Whether or not you believe that Sony planned to bundle the new PlayStation Eye with every PlayStation 4 console, the platform holder hasn’t done a particularly good job of making a compelling argument for the peripheral. You’ll be able to pick up one of the dual-lens units at launch, but while there’s no doubt that the optical extra looks the part, is there really much point in purchasing the optional device alongside the next generation system?
The gizmo is an undeniable improvement over its predecessor. In addition to shedding the dated webcam-esque shape of the PlayStation 3 viewfinder, it’s also packing some serious hardware beneath its slender chassis. It includes two 1280×800 cameras, which can be used for basic depth-sensing and enhanced motion tracking. It also boasts a four-channel microphone array, which may be employed for voice detection in the future.
As such, it’s a huge step forward from the humble 640x480 single-lens limitations of its ancestor, but it’s still far from on par with the Xbox One’s improved Kinect sensor. Microsoft’s option features a 1080p time-of-flight camera and an active IR sensor, allowing it to read heart-rate, facial expressions, and 25 individual joints. Considering the statements attached to the Xbox 360's device, some of that may be exaggerated guff – but the fact is that it’s more capable than the new PlayStation Eye.
The peripheral’s biggest problem, though, is that Sony’s done very little to make the additional purchase seem worthwhile. To our knowledge, only two title’s support the device at the moment: DriveClub and the Playroom. The former uses the camera to take snaps of you, which it then deploys to other players in addition to gameplay challenges. The latter is at least a little more ambitious.
Designed by EyePet creator Nicolas Doucet – who now works out of Sony’s main office in Tokyo – the Playroom was produced as an internal showcase to demonstrate the PS4’s unique features and functions. But following a positive reception at E3, the company is now planning to expand the software prior to the system’s release. The current version – which we got to try out recently – includes various augmented reality demos, in addition to a pretty enjoyable reimagining of Pong, which allows you to manipulate the game space by moving around.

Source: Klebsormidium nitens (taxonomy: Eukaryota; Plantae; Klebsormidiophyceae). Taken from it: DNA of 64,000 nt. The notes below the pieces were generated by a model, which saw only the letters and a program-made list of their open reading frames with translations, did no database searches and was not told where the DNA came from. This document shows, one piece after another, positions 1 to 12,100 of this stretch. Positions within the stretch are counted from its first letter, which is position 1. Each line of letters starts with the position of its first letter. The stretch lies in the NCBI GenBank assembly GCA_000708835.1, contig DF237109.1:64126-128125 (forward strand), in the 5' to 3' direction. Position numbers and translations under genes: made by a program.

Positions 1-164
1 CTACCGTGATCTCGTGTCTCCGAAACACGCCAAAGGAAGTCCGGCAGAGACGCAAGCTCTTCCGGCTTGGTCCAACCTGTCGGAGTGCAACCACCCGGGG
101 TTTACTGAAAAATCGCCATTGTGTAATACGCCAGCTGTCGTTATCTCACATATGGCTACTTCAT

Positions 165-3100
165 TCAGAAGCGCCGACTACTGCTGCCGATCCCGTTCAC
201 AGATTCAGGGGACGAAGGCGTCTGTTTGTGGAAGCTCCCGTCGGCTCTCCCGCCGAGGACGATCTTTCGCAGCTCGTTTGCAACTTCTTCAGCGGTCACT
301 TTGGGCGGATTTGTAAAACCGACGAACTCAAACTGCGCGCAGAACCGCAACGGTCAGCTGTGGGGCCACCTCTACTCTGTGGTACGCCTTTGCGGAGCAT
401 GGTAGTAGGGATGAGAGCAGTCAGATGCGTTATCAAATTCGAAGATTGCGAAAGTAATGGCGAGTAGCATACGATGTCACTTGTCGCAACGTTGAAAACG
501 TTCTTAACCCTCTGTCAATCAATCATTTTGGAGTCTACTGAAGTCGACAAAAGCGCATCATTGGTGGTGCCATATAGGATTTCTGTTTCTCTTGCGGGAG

It’s all really fun stuff – but it’s not enough. The platform holder’s played the PS4’s announcement smart by laser-focusing its efforts on core game experiences, but it needs to really demonstrate the value of the new PlayStation Eye if it wants people to actually purchase it. We suspect that the device will be compatible with the console’s party chat and social features at launch, but it will require some compelling software to accompany it.
Fortunately, we’d be surprised if the Japanese giant didn’t have something in the pipeline. It released the EyeToy alongside the minigame compilation EyeToy: Play, and even bundled the PlayStation 3’s camera with the turn-based card game Eye of Judgment at first. But while we suppose that the Playroom does fill that role, we’re hopeful that there’ll be something a little more substantial on the way.
The firm's going to need to reveal it soon, though. We already know that the new PlayStation Eye will be available alongside the PS4 at launch, but with just three months (approximately) until the system assumes its place on store shelves, Sony’s really going to have accelerate its efforts if it wants consumers to take the camera to the checkout alongside the console. The question is: what does it need to show to get the device in your shopping cart?
Will you be buying the new PlayStation Eye alongside your PS4? Are there any types of experience in particular that you’d like to accompany the camera? Let us know in the comments section below.
Will you be purchasing the PS4’s camera at launch? (81 votes)
- Yes, I’m finding the lure of new hardware tough to resist35%
- I want to see more of what it can do first38%
- No, I really don’t see any point in buying the device yet27%
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